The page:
They must pay Senators some astonishing salary for Padmé to be able to afford that apartment, complete with marble terrace and landing strip. And not for anything, but if she didn't want anyone to know she and Anakin were married, maybe he shouldn't be living with her and coming and going from her home so often? A little sneaking, or attempt at sneaking, would have sufficed.

It took me a little while to understand -- to remember, actually, since Episode II was such a snoozefest -- that the stormtroopers were all clones, quite possibly programmed with General Order 66. Palpatine didn't need to convert or convince his legions; he already owned them.

More awesome critters and creatures from the ILM workshop: the mosquito-things the Wookies were flying, the lizard-horse Obi-Wan saddled, another woman from the same species as the doomed dancer in Jabba's den, more bizarre aliens in non-speaking background roles than I can remember. The bots were also cool, although sometimes a bit too convenient. (The banana-headed Roger-Roger droids walking around Grievous muttering comebacks were hilarious. That alone will be worth getting the DVD just rewind and hear all that.) CGI and background and planets and ships were all amazing. They'd filmed a much larger battle on Kashyyk, the Wookie planet, but it was seriously cut. I suppose we'll see it in the Director's Edition.

At times the only way to track the movements of various Jedi was the spinning and parrying of the glowing lightsabers in the misty murk. I'm sure some of that was necessary because the saber fight was being rendered out of whole cloth, so to speak, rather than a choreographed fight between actors or stunt folks, but it made the characters oddly anonymous. (Except for Mace Windu. He gets the special purple lightsaber. That was allegedly at Jackson's request, because he wanted to be able to pick himself out in one of the aforementioned dimly-lit fights.) And why do they shut the lightsabers off the moment they're done fighting? Saving battery life?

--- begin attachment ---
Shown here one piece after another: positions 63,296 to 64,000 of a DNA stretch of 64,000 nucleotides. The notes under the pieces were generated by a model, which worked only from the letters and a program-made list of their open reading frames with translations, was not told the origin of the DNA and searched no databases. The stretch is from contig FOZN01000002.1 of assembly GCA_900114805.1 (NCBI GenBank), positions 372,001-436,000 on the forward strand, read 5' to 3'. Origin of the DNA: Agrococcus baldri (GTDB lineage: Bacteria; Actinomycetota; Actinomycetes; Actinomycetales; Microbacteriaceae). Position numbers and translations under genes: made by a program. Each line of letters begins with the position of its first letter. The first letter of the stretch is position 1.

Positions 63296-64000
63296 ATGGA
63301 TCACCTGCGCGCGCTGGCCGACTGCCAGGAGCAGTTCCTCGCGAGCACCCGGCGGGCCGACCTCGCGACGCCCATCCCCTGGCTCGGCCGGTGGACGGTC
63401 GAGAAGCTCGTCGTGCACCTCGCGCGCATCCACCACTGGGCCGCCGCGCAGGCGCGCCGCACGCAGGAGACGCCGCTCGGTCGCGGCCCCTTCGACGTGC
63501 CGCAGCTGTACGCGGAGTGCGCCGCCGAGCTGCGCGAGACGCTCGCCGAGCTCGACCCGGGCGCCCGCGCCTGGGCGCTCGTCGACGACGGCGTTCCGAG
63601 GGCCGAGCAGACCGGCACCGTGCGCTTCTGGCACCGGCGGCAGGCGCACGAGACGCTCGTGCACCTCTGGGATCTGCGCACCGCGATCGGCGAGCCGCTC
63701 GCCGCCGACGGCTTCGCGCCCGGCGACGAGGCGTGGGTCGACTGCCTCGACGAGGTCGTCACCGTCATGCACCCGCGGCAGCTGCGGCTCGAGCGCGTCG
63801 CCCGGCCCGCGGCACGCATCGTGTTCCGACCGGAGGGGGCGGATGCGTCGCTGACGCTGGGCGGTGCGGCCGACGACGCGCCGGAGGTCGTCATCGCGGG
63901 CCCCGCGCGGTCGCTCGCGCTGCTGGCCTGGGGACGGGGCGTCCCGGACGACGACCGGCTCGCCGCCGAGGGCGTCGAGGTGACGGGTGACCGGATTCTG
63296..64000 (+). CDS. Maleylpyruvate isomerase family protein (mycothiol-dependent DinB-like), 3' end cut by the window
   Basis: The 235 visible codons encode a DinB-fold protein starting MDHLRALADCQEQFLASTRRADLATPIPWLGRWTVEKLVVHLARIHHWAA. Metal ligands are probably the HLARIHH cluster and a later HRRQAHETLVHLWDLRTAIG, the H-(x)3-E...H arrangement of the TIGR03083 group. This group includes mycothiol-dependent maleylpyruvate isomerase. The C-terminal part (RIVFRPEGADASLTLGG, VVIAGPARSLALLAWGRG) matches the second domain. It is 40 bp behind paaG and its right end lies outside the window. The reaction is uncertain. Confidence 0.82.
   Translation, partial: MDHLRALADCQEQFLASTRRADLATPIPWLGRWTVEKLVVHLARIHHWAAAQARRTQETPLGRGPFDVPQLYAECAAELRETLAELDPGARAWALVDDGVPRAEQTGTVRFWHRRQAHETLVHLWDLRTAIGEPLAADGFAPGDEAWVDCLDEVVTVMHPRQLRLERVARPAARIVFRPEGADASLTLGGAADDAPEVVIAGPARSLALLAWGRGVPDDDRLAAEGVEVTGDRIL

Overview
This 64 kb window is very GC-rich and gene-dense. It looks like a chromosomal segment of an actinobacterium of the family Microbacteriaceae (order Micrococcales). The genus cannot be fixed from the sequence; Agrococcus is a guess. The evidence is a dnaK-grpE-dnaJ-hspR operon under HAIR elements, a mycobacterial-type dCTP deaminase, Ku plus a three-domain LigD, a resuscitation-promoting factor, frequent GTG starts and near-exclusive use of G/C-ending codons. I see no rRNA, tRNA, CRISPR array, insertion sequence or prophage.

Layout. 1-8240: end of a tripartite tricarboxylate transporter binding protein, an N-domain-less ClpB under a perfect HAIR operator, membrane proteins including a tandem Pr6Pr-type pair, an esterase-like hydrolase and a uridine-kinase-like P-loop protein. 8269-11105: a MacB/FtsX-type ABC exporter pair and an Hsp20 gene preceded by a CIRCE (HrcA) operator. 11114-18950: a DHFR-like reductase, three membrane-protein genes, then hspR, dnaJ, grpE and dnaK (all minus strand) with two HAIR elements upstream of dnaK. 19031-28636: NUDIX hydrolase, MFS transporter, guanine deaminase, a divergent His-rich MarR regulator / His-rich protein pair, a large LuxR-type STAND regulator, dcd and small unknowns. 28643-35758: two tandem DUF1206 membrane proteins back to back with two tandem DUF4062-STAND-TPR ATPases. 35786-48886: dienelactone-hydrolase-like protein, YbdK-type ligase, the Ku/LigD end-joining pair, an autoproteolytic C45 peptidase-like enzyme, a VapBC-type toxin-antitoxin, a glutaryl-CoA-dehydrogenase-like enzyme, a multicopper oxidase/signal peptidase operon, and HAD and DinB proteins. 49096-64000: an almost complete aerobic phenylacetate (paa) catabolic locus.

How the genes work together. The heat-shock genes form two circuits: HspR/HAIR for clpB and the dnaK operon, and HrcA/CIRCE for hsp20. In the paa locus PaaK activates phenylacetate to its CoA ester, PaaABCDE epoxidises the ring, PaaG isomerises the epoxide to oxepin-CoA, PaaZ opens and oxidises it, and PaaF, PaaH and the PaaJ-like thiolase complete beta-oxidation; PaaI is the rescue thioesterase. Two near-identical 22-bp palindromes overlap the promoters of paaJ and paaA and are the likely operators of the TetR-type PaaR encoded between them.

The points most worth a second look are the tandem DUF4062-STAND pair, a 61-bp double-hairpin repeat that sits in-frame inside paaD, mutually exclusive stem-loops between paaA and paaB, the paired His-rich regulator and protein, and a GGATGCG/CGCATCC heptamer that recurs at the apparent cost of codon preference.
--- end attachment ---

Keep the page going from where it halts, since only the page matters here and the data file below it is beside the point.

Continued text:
You know, given the high incidence of precipice-dangling, you'd think they'd start building lower, wider cities.

I guess Jedi insurance carriers consider "getting one's hand(s) chopped off" as a standard occupational hazard. Or maybe amputation is like comp-and-collision. (I'm sorry, even though I had to look away, poor Anakin is lying there with both legs and an arm gone still clawing his way up the hill, and I'm thinking "It's just a flesh wound!") Count Dooku's double amputation and then double decapitation was a little overkill, but I guess the point had to be made that Anakin was capable of some serious bloodshed.

My brother was saying that using the Dark Side of the Force was apparently destructive to the wielder. Anyone on the Dark Side was disintegrating a little every time they did something. Palpatine got a huge blast of bad vibes feedbacking on him with Mace Windu's saber, which is why he went the whole hag all at once. Grievous, who had organic parts under all the shiny plates, sounded like a plague victim. But when Yoda fights, he collects all the energy and then lets it go in a blast, sort of restoring the balance.

Yoda! Boy, he's a spry one! He's always reminded me of my beloved grandfather Papá, especially where he sort of totters around with the cane on Dagobah. But Papá never stopped moving even though he slowed down in later years (to the store and back, to the club and back, to the salumeria and back...), and Yoda proves that he can fence with the best of them. It's still ridiculously funny to see a Muppet trading full-strength blows with a full-size human, though.

You know a prequel has succeeded when it makes you want to go back and see the original material, looking for the connections which have now been established. And that's exactly what I want to do now. :)